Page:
It’s all very well to tell you what we do when we ring birds; what perhaps seems even more mysterious, at least if you haven’t thought about it before, are the reasons we do it at all. A dear friend—and I hope she doesn’t mind me quoting her, because I think her words reflect what’s in many people’s minds—commented last week on a photo I posted of a female chaffinch being processed: “I get science and all that, but from a bird perspective, where you are must be a torture chamber.”
Let’s talk about that second part first. It’s perfectly true that being caught in a mist net and ringed is no bird’s idea of a pleasant morning. To a human, handling birds is a fascinating and rewarding experience. It’s hard not to be emotionally affected, even if in a restrained and professional way, by the physical fact of a live bird in your hand. Feather to skin, a bird’s warmth, heartbeat, and softness transmit themselves directly to you in a way that can feel electric.
To a bird—there’s no getting around it—a ringer is a predator.
Having said that, most of the birds we trap are likely to have what are obviously far more dangerous encounters with actual predators every day. Many are migratory species which travel thousands of kilometers each year and face the most grueling environmental conditions. Birds are by constitution tough animals, capable of weathering stress—especially if it is temporary and causes no physical injury—very well.
I will not lie to you. The risk of physical injury does exist. But I believe it is safe to say that the overwhelming majority of the millions of birds ringed annually, under the supervision of ringers licensed by their home nations, emerge from the process completely unharmed.
If I had written this post a few months ago I wouldn’t have been able to make that statement as confidently, but thanks to a recently published study, beautifully unpacked here by a science writer I respect a great deal, I can tell you that when the records for over 600,000 mist net captures in the United States were analyzed, the average rate of injury (which includes events like wing strain, cuts, stress, or broken bones) was found to be less than 0.59%, and the average mortality rate about 0.23%.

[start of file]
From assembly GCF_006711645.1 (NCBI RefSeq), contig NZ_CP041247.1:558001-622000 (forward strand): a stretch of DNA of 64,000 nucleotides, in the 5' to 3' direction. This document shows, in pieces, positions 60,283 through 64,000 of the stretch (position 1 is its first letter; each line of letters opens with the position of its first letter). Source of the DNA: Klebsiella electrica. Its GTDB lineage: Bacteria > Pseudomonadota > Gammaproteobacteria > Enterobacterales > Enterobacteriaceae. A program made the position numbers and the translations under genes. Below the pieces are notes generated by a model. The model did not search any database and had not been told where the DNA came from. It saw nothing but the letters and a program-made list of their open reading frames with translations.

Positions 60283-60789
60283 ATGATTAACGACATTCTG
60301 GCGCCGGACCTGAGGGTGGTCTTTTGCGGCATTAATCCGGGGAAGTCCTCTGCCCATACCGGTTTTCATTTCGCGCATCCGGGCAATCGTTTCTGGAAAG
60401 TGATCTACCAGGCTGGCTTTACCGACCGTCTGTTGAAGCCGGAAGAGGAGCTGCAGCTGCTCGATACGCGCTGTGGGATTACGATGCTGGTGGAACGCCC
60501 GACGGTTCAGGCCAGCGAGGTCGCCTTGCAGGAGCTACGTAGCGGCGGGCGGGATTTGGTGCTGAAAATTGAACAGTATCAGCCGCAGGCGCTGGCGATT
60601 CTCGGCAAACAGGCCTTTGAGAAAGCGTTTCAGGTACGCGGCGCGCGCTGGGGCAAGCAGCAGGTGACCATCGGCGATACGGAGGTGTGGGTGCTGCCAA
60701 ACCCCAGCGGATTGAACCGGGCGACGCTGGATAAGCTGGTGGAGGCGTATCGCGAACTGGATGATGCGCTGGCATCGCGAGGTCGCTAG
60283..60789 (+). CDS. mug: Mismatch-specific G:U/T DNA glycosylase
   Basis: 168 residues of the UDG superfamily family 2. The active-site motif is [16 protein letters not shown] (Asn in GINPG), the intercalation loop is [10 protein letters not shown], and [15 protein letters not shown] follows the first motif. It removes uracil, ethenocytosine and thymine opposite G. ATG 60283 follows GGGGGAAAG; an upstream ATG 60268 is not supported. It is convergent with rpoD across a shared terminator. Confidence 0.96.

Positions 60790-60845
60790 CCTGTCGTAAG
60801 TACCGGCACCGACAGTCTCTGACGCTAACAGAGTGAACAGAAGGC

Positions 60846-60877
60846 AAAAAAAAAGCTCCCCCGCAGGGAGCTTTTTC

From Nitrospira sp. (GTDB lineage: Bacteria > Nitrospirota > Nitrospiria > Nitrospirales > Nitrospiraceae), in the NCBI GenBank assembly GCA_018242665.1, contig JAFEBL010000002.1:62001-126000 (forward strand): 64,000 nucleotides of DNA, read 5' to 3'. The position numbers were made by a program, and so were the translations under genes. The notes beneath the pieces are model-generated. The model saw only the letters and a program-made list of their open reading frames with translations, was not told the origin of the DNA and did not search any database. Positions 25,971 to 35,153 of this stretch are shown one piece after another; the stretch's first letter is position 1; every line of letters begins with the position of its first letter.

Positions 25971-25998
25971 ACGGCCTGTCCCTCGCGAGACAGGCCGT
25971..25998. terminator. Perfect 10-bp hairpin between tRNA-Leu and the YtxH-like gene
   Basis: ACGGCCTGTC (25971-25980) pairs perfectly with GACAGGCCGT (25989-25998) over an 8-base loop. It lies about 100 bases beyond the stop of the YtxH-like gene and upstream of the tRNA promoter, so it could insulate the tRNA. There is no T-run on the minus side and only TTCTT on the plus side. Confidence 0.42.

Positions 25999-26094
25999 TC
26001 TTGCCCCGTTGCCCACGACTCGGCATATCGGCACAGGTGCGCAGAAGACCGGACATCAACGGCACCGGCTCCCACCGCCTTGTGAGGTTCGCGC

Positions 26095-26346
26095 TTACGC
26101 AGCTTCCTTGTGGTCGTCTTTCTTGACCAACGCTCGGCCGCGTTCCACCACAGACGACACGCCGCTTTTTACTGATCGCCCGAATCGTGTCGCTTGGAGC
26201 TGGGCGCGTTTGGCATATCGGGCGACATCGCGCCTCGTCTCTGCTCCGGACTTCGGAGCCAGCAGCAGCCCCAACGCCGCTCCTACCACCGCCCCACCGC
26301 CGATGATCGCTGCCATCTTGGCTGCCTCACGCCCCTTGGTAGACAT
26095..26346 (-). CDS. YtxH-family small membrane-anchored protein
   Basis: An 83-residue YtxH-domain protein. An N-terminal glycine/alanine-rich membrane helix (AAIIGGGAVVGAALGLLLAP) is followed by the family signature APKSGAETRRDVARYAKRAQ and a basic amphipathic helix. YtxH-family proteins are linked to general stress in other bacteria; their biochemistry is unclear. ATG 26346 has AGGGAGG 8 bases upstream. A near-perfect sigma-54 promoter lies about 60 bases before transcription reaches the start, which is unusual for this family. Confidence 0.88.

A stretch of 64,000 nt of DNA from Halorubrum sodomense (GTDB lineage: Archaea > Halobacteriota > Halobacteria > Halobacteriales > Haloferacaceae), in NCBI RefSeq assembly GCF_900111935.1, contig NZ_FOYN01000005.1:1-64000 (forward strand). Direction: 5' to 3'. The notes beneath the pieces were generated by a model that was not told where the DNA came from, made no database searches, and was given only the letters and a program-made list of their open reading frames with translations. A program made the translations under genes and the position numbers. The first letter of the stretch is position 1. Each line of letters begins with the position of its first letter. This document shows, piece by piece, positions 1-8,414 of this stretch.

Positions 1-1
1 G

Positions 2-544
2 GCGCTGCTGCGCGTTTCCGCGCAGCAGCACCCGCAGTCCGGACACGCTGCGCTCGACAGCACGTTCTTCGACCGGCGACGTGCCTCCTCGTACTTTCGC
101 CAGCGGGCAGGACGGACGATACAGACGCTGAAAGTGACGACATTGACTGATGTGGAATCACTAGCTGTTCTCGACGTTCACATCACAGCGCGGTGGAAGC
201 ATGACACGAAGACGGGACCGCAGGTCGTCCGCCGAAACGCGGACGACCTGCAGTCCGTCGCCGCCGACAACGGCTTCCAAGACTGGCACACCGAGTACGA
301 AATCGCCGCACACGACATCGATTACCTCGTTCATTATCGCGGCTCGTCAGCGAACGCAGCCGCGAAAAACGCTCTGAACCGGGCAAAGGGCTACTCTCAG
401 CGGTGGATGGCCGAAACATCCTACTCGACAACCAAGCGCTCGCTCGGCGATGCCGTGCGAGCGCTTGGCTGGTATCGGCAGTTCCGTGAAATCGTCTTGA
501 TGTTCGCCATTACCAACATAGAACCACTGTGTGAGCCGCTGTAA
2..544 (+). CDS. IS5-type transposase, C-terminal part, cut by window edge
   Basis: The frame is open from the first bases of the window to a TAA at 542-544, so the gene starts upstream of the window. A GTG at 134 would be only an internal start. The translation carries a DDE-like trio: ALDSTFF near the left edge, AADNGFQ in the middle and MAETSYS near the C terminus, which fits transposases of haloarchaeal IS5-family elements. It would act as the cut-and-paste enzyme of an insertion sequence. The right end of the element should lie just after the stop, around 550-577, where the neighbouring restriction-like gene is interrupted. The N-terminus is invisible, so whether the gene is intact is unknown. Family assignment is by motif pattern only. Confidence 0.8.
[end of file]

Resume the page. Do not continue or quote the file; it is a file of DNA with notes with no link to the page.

Most bird species show remarkable calm during handling; some—like tits—have characteristic defense responses.
While those numbers are extremely low, they would still represent an unjust harm to bird populations if ringing served no useful purpose. But it serves many—too many, in fact, to describe here in detail, especially since I am quite sure you are now, like me, entirely out of cookies and tea (I switched to tea a little while ago).
Here then—highly abbreviated—is a short list of scientific and conservation-related reasons birds are ringed:
• Ringing is the primary method of understanding bird migration. (Before the advent of ringing as a systematized process, migration was a deep and myth-producing mystery.) By recovering previously ringed birds at different points on their migration pathways, we can identify important nesting, wintering, and feeding grounds, and note changes in routes. Such knowledge is not only interesting for its own sake, but an important advocacy tool for conservationists seeking to preserve habitats or demonstrate the effects of human activity or global warming on bird populations.
• Ringing is the only way to gather data on the lifespan of individual birds and thus establish longevity records for bird species in the wild.
• Ringing and recapturing birds in the same site over a sustained period can enable us to roughly determine how many birds exist in a given population, as well as how well they are surviving and breeding. Ringing can also help to pinpoint the reasons for population changes. For instance, if a particular species is becoming rarer, but we know from nest box studies that it’s successfully nesting and raising chicks and we know from mist net ringing that the rate of juvenile survival has gone down, then we know that some condition affecting young birds, but not affecting adult birds’ capacity to breed, is responsible for the population decline—and we have a better idea of where to look next.
• Ringing game birds is vital for monitoring the impact of hunting and determining if existing regulations are effective or should be changed.
This is the protocol sheet we use to record data about newly ringed birds.
As I write, I can feel the cool contours of my own ring embracing my finger. Beyond its shape it bears no other resemblance to the small aluminum or steel bands we put on birds, except for one: both represent a promise from those who put them on.
Of the promise that was made to me, nothing more need be said. I appreciate it every day.
Birds, of course, have no such feeling about the promise their ringers make to them. But I believe it exists, despite this, in the closing of each circle around each protesting leg. To me it seems at heart a very simple vow: to know, to heed, to protect, to remember, and to look for again.